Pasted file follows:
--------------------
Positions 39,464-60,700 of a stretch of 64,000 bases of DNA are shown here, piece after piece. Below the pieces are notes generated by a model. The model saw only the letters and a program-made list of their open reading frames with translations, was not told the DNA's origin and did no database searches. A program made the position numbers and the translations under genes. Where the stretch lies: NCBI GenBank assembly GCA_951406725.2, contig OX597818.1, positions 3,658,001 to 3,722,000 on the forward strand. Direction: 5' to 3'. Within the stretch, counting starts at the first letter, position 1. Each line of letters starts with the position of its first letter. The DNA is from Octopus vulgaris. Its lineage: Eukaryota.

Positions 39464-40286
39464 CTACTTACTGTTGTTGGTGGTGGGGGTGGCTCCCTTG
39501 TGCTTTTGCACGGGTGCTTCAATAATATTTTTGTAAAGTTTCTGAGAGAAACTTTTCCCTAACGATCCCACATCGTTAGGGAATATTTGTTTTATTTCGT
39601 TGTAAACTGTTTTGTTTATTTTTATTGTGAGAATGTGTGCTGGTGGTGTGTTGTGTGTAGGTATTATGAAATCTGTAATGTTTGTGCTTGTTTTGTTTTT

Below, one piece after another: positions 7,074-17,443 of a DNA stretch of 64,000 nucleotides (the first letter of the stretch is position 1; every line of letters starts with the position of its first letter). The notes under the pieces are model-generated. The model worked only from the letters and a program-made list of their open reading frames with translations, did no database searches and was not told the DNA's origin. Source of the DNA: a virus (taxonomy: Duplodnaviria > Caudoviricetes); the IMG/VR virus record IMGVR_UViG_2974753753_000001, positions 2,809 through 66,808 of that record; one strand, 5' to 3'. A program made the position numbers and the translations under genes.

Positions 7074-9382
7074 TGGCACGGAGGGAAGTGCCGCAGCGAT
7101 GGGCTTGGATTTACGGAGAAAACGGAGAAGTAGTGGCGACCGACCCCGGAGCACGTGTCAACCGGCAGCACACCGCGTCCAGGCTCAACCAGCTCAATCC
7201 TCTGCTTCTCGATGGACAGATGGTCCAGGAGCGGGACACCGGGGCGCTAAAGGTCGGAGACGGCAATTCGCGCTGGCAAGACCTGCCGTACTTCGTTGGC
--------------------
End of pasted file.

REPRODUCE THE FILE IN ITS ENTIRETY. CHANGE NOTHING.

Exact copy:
Positions 39,464-60,700 of a stretch of 64,000 bases of DNA are shown here, piece after piece. Below the pieces are notes generated by a model. The model saw only the letters and a program-made list of their open reading frames with translations, was not told the DNA's origin and did no database searches. A program made the position numbers and the translations under genes. Where the stretch lies: NCBI GenBank assembly GCA_951406725.2, contig OX597818.1, positions 3,658,001 to 3,722,000 on the forward strand. Direction: 5' to 3'. Within the stretch, counting starts at the first letter, position 1. Each line of letters starts with the position of its first letter. The DNA is from Octopus vulgaris. Its lineage: Eukaryota.

Positions 39464-40286
39464 CTACTTACTGTTGTTGGTGGTGGGGGTGGCTCCCTTG
39501 TGCTTTTGCACGGGTGCTTCAATAATATTTTTGTAAAGTTTCTGAGAGAAACTTTTCCCTAACGATCCCACATCGTTAGGGAATATTTGTTTTATTTCGT
39601 TGTAAACTGTTTTGTTTATTTTTATTGTGAGAATGTGTGCTGGTGGTGTGTTGTGTGTAGGTATTATGAAATCTGTAATGTTTGTGCTTGTTTTGTTTTT

Below, one piece after another: positions 7,074-17,443 of a DNA stretch of 64,000 nucleotides (the first letter of the stretch is position 1; every line of letters starts with the position of its first letter). The notes under the pieces are model-generated. The model worked only from the letters and a program-made list of their open reading frames with translations, did no database searches and was not told the DNA's origin. Source of the DNA: a virus (taxonomy: Duplodnaviria > Caudoviricetes); the IMG/VR virus record IMGVR_UViG_2974753753_000001, positions 2,809 through 66,808 of that record; one strand, 5' to 3'. A program made the position numbers and the translations under genes.

Positions 7074-9382
7074 TGGCACGGAGGGAAGTGCCGCAGCGAT
7101 GGGCTTGGATTTACGGAGAAAACGGAGAAGTAGTGGCGACCGACCCCGGAGCACGTGTCAACCGGCAGCACACCGCGTCCAGGCTCAACCAGCTCAATCC
7201 TCTGCTTCTCGATGGACAGATGGTCCAGGAGCGGGACACCGGGGCGCTAAAGGTCGGAGACGGCAATTCGCGCTGGCAAGACCTGCCGTACTTCGTTGGC